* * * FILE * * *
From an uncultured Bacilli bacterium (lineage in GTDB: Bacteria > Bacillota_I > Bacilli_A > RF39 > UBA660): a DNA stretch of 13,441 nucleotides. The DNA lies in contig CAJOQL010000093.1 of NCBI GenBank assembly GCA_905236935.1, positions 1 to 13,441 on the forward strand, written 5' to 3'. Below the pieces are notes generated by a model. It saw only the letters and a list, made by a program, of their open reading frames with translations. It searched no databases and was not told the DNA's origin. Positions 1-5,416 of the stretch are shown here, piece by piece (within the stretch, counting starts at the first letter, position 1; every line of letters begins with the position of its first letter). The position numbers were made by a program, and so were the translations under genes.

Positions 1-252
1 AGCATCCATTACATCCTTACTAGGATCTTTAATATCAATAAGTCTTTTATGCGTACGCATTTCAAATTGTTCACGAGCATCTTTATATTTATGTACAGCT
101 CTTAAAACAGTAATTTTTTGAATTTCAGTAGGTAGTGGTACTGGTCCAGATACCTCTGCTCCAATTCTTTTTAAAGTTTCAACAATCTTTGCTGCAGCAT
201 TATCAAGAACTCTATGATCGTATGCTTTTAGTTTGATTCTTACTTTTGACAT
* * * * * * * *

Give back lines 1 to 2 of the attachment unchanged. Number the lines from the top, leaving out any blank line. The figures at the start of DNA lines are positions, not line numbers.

From an uncultured Bacilli bacterium (lineage in GTDB: Bacteria > Bacillota_I > Bacilli_A > RF39 > UBA660): a DNA stretch of 13,441 nucleotides. The DNA lies in contig CAJOQL010000093.1 of NCBI GenBank assembly GCA_905236935.1, positions 1 to 13,441 on the forward strand, written 5' to 3'. Below the pieces are notes generated by a model. It saw only the letters and a list, made by a program, of their open reading frames with translations. It searched no databases and was not told the DNA's origin. Positions 1-5,416 of the stretch are shown here, piece by piece (within the stretch, counting starts at the first letter, position 1; every line of letters begins with the position of its first letter). The position numbers were made by a program, and so were the translations under genes.

Positions 1-252